1976 Quarter finals Spain won their qualifying group with wins against Denmark, 1-2 away (Claramunt pen, Roberto Martínez) and 2-0 at home (Pirri, Capón), draws against Romania 1-1 (Velázquez) at home and 2-2 away (Villar, Santillana), and a win and a draw against Scotland, 1-2 away (Quini 2) and 1-1 at home (Megido). In the quarter finals they had to play World Cup holders, West Germany. The home leg finished 1-1 (Santillana) but the return game saw the Germans run out 2-0 winners.
1980 Qualified Again Spain won their qualifying group with the following results:
Yugoslavia: 0-1; 1-2 (Juanito, Santillana)
Romania: 1-0 (Asensi); 2-2 (Dani 2)
Cyprus: 5-0 (Santillana 2, Asensi, Ruben Cano, Del Bosque); 1-3 (Villar, Santillana, Saura)
This gave them the passage through to the final stage in Italy. However they were drawn in a strong group and they finished last with the following results: Italy 0-0 Spain; Belgium 2-1 Spain (Quini); England 2-1 Spain (Dani pen). Coach Ladislao Kubala was fired after 11 years with a record of 31 wins, 21 draws and 16 defeats.
1984 Finalist Spain were drawn with Holland, Eire, Iceland and Malta in the qualifying stage. After five wins and a draw, with 11 goals for (Maceda 2, Señor 2, Santillana, Rincón, Pedraza, Víctor, Carrasco, Gordillo and an own goal) and only five against, they lost narrowly to Holland by 2-1, with Houlman and Gullit scoring for the Dutch and Santillana for Spain.
They therefore went into the last match needing to score 11 goals more than Malta to reach the finals at the expense of the Netherlands. With the half-time score 3-1 in Spain's favour, this looked unlikely but a second half barrage produced a final scoreline of 12-1 (Santillana 4, Rincón 4, Maceda 2, Sarabia and Señor) and Spain had booked their ticket.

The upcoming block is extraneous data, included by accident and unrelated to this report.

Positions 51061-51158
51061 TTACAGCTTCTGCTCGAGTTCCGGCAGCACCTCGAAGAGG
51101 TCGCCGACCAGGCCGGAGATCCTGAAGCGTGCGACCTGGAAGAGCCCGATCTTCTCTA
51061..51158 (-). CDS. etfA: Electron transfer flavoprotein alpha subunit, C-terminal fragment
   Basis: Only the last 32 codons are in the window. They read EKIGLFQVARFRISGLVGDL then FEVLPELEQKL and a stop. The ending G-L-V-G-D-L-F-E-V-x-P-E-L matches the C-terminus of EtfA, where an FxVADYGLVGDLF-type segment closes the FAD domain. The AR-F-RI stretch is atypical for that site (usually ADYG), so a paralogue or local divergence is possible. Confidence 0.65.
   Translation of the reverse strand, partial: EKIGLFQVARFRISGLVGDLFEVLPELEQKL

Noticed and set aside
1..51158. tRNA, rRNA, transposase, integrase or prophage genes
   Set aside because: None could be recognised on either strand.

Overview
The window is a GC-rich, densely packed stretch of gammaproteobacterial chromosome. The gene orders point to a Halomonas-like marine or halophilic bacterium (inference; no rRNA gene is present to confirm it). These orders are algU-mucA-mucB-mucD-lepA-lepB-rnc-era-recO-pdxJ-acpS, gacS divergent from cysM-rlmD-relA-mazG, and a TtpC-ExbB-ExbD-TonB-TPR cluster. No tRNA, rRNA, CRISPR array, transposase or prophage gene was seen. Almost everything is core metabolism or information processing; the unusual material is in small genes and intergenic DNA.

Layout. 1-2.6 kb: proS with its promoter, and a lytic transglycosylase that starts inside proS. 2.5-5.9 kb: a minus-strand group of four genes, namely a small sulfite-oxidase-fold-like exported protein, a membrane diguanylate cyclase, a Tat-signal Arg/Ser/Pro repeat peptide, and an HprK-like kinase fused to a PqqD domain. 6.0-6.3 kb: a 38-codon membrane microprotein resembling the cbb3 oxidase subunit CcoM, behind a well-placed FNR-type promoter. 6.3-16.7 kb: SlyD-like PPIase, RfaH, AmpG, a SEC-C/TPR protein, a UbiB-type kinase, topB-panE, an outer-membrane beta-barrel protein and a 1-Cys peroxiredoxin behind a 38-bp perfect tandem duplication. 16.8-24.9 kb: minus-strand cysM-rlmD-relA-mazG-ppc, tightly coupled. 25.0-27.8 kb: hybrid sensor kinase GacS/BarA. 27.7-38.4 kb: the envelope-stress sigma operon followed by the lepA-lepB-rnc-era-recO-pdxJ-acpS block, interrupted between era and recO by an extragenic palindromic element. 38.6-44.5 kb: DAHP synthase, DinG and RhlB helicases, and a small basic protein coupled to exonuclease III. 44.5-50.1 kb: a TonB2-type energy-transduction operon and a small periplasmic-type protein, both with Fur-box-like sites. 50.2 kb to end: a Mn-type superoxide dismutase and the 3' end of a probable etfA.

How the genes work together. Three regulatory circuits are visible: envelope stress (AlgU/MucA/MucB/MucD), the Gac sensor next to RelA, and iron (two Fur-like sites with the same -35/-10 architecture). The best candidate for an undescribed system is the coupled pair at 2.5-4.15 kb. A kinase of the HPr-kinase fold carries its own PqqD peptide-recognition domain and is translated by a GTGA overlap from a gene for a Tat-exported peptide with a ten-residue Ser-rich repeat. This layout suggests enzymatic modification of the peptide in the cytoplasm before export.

In the finals in France, two draws with Romania 1-1 (Carrasco pen) and Portugal 1-1 (Santillana) didn't bode well given that the third match was against West Germany, but Spain won 1-0 thanks to Maceda's last minute goal after Carrasco had missed a penalty. The semi final was against Denmark and after a 1-1 draw (Maceda), the game went to penalties. Sarabia scored the crucial kick for a 5-4 victory and Spain had reached their first final in 20 years.
Spain played well in the final despite key players Goikoetxea, Maceda and Gordillo missing from the side. France had all the luck though as a dubious penalty scored by Platini gave them the lead and a last minute own goal by keeper Arconada flattered the hosts with a 2-0 victory.